Worship, Evangelism, and Leaping

It is a spring afternoon in Jerusalem, and at the temple is a hurting brother. He is a man who has been born lame, and this is nothing new. He has suffered in this condition for more than 40 years.

On this day, what is he doing at the House of Prayer? He is not at the temple to …

  • Praise God
  • Give thanks
  • Present tithes
  • Offer sacrifices
  • Repent
  • Hear God’s Word
  • Increase in knowledge
  • Grow in faith and love
  • Fellowship with brothers and sisters
  • Supplicate for healing
  • Interact with Jesus

No, he has been deposited at the temple gate for one purpose – that he might beg for money. This hurting man, he cannot think beyond his real, felt, short-term needs. He is just trying to make it through one more day.

However, Jesus, has a tendency to do “more than we can even ask or think.” On this particular day, Jesus has something else in mind. Something better!

Jesus, by means of the Holy Spirit, sends Peter and John his way. Sovereignly and providentially, their steps are guided to intersect with this lame brother.

Jesus, by means of the Holy Spirit, arrests the attention and warms the hearts of Peter and John. They hear the man’s plea and are moved with compassion.

Jesus, by means of the Holy Spirit, immediately heals the lame brother. No mud, spit, water, or handkerchief is required. No seed-faith request or love gift is necessary. There is no ministerial mantra, organ music, mystic smoke, alter call, or declaration of faith. No, with ease, Jesus sends his Holy Spirit, the Spirit works through Peter, and the lame man is miraculously healed. Instantaneously, his legs regain function, strength, and coordination. More importantly, his heart is fixed as well.

And what is his response?

And leaping up, he stood and began to walk, and entered the temple with them, walking and leaping and praising God. And all the people saw him walking and praising God, and recognized him as the one who sat at the Beautiful Gate of the temple, asking for alms. And they were filled with wonder and amazement at what had happened to him. While he clung to Peter and John, all the people, utterly astounded, ran together to them in the portico called Solomon’s. (Acts 3:8-11)

He clings to the Apostles. They are going into the House of Prayer. They are on their way to talk to Jesus of Nazareth, and so he follows their lead.

He enters the gates of God’s house. He goes further into God’s sacred courts. Boldly he comes into God’s holy presence. He approaches the throne of grace with confidence.

There, he focuses his attention and worship on his Lord. All glory, honor, boasting, and attention goes to the One who graced him.

And he begins to worship in accordance with God’s Word. He keeps the “regulative principle.” Scripture calls for the clapping of hands and raising of arms. It is to include glad singing and the making a loud noises. God’s worship is to be augmented by groups of skilled singers. It includes the strumming of guitars, the blowing of horns, and the beating of drums. And bodily postures include walking, standing, sitting, kneeling, lying prostrate, leaping, and dancing. All of this is in the divine instruction manual. All of this is in the directory of worship penned by inspiration of the Holy Spirit. And so, he obeys God by worshiping with his lips and his limbs. Putting the pieces together, he worships with his heart, soul, mind, and strength. Brain, emotion, and body are all involved. He glorifies God. He enjoys God. On this day, his worship involves joy-filled fun.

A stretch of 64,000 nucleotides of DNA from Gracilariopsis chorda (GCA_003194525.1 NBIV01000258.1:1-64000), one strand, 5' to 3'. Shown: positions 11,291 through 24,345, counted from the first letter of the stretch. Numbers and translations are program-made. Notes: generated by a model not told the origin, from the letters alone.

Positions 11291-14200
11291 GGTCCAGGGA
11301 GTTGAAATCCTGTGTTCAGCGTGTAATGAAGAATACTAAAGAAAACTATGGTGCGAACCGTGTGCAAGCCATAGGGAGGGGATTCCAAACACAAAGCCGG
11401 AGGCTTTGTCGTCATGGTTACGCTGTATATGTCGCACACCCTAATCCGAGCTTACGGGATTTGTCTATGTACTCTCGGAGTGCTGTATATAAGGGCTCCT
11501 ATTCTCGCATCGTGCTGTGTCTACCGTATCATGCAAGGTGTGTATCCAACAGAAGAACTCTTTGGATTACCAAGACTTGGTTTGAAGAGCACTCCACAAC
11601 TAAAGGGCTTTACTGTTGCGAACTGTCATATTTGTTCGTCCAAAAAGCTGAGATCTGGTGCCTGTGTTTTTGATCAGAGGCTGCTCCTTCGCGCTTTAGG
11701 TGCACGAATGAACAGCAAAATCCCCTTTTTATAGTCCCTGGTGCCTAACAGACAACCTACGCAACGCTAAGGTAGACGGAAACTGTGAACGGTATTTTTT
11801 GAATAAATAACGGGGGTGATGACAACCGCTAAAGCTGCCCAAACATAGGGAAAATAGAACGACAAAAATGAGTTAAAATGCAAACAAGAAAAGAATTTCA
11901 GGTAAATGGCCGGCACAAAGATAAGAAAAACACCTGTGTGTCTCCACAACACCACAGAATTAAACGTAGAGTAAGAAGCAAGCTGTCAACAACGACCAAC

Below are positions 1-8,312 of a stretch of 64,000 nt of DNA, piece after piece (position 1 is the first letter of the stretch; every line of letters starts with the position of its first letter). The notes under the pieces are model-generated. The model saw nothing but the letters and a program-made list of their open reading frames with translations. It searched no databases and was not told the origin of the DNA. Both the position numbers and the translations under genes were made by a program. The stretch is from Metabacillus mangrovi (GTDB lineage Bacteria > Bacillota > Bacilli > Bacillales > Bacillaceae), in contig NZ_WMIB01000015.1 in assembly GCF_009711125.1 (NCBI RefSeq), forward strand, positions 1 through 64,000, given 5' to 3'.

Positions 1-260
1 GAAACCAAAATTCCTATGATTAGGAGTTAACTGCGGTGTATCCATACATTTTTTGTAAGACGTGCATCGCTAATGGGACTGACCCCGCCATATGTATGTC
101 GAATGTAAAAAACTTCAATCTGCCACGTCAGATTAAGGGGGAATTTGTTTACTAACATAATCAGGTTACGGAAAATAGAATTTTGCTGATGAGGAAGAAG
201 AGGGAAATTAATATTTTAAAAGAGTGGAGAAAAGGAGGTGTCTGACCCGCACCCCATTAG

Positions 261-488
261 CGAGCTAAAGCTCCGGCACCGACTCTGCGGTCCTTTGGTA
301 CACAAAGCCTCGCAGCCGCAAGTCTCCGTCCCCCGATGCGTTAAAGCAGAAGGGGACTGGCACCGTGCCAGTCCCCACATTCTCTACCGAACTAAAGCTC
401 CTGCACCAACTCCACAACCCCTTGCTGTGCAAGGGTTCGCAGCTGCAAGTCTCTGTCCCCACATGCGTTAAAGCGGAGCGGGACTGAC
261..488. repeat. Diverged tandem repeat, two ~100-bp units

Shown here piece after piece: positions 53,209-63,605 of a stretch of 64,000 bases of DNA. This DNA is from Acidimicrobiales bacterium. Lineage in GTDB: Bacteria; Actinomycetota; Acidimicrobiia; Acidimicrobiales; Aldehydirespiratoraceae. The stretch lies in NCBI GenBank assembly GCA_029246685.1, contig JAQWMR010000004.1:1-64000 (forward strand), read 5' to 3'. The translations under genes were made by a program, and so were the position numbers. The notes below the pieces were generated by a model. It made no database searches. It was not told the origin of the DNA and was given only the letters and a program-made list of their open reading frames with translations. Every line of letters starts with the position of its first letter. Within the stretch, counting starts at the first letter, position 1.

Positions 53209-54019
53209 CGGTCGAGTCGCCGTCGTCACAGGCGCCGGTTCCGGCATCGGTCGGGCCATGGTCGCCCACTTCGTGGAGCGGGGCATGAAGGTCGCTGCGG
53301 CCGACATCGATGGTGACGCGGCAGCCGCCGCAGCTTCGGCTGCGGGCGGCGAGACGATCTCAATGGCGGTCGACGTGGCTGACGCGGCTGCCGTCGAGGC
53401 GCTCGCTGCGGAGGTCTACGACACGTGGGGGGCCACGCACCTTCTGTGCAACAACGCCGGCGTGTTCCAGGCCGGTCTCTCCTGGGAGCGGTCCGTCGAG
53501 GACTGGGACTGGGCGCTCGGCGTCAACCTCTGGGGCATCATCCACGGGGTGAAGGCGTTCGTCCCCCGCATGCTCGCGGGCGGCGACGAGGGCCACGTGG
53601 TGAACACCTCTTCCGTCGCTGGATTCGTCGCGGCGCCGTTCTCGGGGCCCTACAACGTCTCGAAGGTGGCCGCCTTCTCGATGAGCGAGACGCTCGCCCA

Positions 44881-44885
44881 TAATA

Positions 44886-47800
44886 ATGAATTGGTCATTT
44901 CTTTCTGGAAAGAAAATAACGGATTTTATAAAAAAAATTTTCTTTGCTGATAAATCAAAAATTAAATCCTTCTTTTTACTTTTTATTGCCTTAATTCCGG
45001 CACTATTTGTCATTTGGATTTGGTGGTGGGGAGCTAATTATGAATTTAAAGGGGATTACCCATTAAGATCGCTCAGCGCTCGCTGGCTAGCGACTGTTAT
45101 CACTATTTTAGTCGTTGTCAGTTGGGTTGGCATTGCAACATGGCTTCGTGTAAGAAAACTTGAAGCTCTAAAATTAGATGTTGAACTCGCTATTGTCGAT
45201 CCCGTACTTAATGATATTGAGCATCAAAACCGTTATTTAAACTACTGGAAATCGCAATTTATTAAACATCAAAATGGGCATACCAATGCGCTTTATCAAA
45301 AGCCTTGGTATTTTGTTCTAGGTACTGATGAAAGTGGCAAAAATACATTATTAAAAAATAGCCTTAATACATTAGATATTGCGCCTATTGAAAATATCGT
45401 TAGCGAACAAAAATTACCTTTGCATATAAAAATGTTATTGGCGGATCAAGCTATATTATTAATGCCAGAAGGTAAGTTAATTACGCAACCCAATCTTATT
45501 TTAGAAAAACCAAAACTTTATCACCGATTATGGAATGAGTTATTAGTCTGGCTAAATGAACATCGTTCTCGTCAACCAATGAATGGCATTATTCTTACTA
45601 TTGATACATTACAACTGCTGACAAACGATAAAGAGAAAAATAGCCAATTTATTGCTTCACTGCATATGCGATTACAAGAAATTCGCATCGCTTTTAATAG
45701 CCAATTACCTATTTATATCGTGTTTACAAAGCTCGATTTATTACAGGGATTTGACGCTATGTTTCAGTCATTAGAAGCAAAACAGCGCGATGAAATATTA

And in the process of worshiping God, he speaks to and edifies others. He gives testimony to the wonder-working power of Jesus. Through his reverential, exciting, and enjoyable worship, he is used by the Holy Spirit to amaze, astound, and build a crowd.

And ultimately, through his worship, he is used by the Holy Spirit to focus attention on Peter, who focuses attention on the Word, which focuses attention on Jesus Christ and his Gospel love, which results in bringing many more sons to glory.

His leaping was grace.

His leaping was worship.

His leaping was evangelism.

His leaping was contagious.

How about it friends? What has Jesus done for us? Are we excited? Are we amazing and astounding? Can we be found this week leaping, worshiping, and evangelizing? Is our exuberance contagious?

O for a thousand tongues to sing my great Redeemer’s praise. The the glories of my God and King, the triumphs of his grace!

My gracious Master and my God, assist me to proclaim. To spread through all the earth abroad, the honors of your name.

Jesus the name that charms our fears, that bids our sorrows cease. Tis music in the sinner’s ears Tis life and health and peace.

He breaks the power of cancelled sin. He sets the prisoner free. His blood can make the foulest clean. His blood availed for me.

Hear Him, ye deaf; His praise, ye dumb. Your loosened tongues employ. Ye blind, behold your Savior come. And leap ye lame, for joy.

Psalm 150:1–6     Praise the Lord! Praise God in his sanctuary; praise him in his mighty heavens! Praise him for his mighty deeds; praise him according to his excellent greatness! Praise him with trumpet sound; praise him with lute and harp! Praise him with tambourine and dance; praise him with strings and pipe! Praise him with sounding cymbals; praise him with loud clashing cymbals! Let everything that has breath praise the Lord! Praise the Lord! 

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